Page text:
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J Womens Health (Larchmt). 2010 Jan;19(1):65-70. doi: 10.1089/jwh.2008.1343.

Addressing obesity in pregnancy: what do obstetric providers recommend?

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  • 1Center for Obesity Research and Education, Temple University School of Medicine, Philadelphia 19140, Pennsylvania, USA.



Maternal obesity is associated with adverse pregnancy outcomes. To improve outcomes, obstetric providers must effectively evaluate and manage their obese pregnant patients. We sought to determine the knowledge, attitudes, and practice patterns of obstetric providers regarding obesity in pregnancy.


In 2007-2008, we surveyed 58 practicing obstetricians, nurse practitioners, and certified nurse-midwives at a multispecialty practice in Massachusetts. We administered a 26-item questionnaire that included provider self-reported weight, sociodemographic characteristics, knowledge, attitudes, and management practices. We created an 8-point score for adherence to 8 practices recommended by the American College of Obstetricians and Gynecologists (ACOG) for the management of obese pregnant women.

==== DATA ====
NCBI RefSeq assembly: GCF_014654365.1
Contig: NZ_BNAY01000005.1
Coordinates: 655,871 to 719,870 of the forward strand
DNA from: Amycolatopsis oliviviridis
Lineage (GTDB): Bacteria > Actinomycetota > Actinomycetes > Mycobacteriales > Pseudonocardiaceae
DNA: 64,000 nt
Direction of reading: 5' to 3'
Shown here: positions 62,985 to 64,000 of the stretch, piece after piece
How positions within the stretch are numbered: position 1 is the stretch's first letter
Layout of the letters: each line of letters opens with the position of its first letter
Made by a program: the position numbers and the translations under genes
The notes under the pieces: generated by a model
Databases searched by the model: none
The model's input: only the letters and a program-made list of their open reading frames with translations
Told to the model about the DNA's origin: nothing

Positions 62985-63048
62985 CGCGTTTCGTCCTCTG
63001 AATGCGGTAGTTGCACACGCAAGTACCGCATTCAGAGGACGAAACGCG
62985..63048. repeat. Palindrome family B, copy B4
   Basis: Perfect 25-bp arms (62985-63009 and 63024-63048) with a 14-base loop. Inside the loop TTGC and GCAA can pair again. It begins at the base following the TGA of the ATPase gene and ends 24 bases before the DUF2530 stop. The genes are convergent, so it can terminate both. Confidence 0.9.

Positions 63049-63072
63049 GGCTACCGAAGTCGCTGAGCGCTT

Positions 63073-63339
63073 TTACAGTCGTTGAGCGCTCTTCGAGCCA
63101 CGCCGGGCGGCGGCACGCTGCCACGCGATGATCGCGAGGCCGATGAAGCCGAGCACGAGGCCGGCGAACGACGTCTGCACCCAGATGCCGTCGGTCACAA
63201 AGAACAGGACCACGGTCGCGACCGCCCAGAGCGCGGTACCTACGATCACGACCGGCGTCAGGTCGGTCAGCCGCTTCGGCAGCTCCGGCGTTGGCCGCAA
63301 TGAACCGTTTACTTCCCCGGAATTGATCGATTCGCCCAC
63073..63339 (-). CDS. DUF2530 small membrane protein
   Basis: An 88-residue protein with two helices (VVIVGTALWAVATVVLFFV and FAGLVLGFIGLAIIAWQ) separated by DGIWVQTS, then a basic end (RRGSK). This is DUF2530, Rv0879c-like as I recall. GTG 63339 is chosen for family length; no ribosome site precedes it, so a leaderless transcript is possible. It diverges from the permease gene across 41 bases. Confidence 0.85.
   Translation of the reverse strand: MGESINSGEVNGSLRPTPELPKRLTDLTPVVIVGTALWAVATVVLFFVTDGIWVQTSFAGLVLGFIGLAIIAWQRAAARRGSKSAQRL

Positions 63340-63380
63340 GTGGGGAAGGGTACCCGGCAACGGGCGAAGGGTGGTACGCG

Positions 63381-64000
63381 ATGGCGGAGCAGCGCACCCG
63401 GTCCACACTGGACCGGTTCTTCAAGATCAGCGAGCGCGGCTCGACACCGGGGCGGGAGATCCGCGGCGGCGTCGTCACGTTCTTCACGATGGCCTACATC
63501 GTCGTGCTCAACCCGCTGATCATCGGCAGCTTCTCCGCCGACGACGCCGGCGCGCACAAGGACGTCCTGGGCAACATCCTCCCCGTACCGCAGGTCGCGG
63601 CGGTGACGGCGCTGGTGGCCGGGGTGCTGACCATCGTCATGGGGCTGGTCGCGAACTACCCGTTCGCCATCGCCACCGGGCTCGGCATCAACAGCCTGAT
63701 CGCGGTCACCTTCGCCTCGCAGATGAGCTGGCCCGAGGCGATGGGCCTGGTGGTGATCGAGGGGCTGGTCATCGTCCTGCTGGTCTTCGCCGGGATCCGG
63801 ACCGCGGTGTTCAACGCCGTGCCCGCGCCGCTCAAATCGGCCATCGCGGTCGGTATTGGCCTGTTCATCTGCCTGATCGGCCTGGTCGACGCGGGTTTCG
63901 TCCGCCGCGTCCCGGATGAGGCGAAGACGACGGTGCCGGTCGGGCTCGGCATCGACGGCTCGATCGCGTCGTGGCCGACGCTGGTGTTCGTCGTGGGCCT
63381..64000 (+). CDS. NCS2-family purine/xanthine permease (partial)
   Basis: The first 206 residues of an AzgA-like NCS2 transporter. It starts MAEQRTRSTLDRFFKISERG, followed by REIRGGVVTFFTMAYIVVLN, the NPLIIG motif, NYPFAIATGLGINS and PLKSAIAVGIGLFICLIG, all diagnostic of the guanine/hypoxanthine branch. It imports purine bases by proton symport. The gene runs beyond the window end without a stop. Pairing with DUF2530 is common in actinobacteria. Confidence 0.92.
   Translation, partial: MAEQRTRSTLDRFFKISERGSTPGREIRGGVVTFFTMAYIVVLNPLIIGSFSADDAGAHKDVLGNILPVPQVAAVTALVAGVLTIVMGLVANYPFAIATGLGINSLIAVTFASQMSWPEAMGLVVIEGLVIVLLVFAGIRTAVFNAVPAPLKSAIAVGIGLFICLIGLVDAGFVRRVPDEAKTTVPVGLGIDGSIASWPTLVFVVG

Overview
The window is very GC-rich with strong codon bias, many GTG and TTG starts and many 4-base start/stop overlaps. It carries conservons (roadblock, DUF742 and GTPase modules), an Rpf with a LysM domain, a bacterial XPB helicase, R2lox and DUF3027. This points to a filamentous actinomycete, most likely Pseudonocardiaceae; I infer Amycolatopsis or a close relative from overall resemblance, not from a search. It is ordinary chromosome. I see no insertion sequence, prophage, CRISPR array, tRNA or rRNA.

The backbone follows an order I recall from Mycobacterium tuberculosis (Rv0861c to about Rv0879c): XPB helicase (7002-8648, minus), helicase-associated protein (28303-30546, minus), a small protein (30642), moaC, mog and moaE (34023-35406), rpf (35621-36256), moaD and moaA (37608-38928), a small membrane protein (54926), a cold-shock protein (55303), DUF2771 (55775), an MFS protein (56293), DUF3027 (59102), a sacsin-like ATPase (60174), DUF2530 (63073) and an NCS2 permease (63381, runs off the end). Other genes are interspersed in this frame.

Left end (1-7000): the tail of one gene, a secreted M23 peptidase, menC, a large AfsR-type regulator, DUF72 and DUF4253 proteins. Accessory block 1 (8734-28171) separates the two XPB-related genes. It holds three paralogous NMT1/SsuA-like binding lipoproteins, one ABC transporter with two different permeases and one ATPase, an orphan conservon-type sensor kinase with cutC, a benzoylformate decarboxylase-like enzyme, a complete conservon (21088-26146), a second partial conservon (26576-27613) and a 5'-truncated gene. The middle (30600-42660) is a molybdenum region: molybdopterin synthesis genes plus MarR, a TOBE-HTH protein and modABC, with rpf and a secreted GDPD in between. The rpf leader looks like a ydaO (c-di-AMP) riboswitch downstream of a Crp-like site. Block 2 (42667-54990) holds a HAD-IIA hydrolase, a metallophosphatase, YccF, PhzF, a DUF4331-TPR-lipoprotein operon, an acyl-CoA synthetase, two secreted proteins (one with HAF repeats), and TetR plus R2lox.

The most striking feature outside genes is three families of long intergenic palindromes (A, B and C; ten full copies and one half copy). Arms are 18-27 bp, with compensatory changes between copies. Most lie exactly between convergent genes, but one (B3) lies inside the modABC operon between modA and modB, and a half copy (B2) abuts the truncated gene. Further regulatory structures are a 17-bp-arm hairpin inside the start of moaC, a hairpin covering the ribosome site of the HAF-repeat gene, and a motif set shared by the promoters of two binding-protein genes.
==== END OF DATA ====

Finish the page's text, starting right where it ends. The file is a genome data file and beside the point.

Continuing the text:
Among the respondents, 37% did not correctly report the minimum body mass index (BMI) for diagnosing obesity, and most reported advising gestational weight gains that were discordant with 1990 Institute of Medicine (IOM) guidelines, especially for obese women (71%). The majority of respondents almost always recommended a range of weight gain (74%), advised regular physical activity (74%), or discussed diet (64%) with obese mothers, but few routinely ordered glucose tolerance testing during the first trimester (26%), planned anesthesia referrals (3%), or referred patients to a nutritionist (14%). Mean guideline adherence score was 3.4 (SD 1.9, range 0-8). Provider confidence (beta = 1.0, p = 0.05) and body satisfaction (beta = 1.5, p = 0.02) were independent predictors of higher guideline adherence scores.


Few obstetric providers were fully compliant with clinical practice recommendations, defined obesity correctly, or recommended weight gains concordant with IOM guidelines. Provider personal factors were the strongest correlates of self-reported management practices. Our findings suggest a need for more education around BMI definitions and weight gain guidelines, along with strategies to address provider personal factors, such as confidence and body satisfaction, that may be important predictors of adherence to recommendations for managing obese pregnant women.

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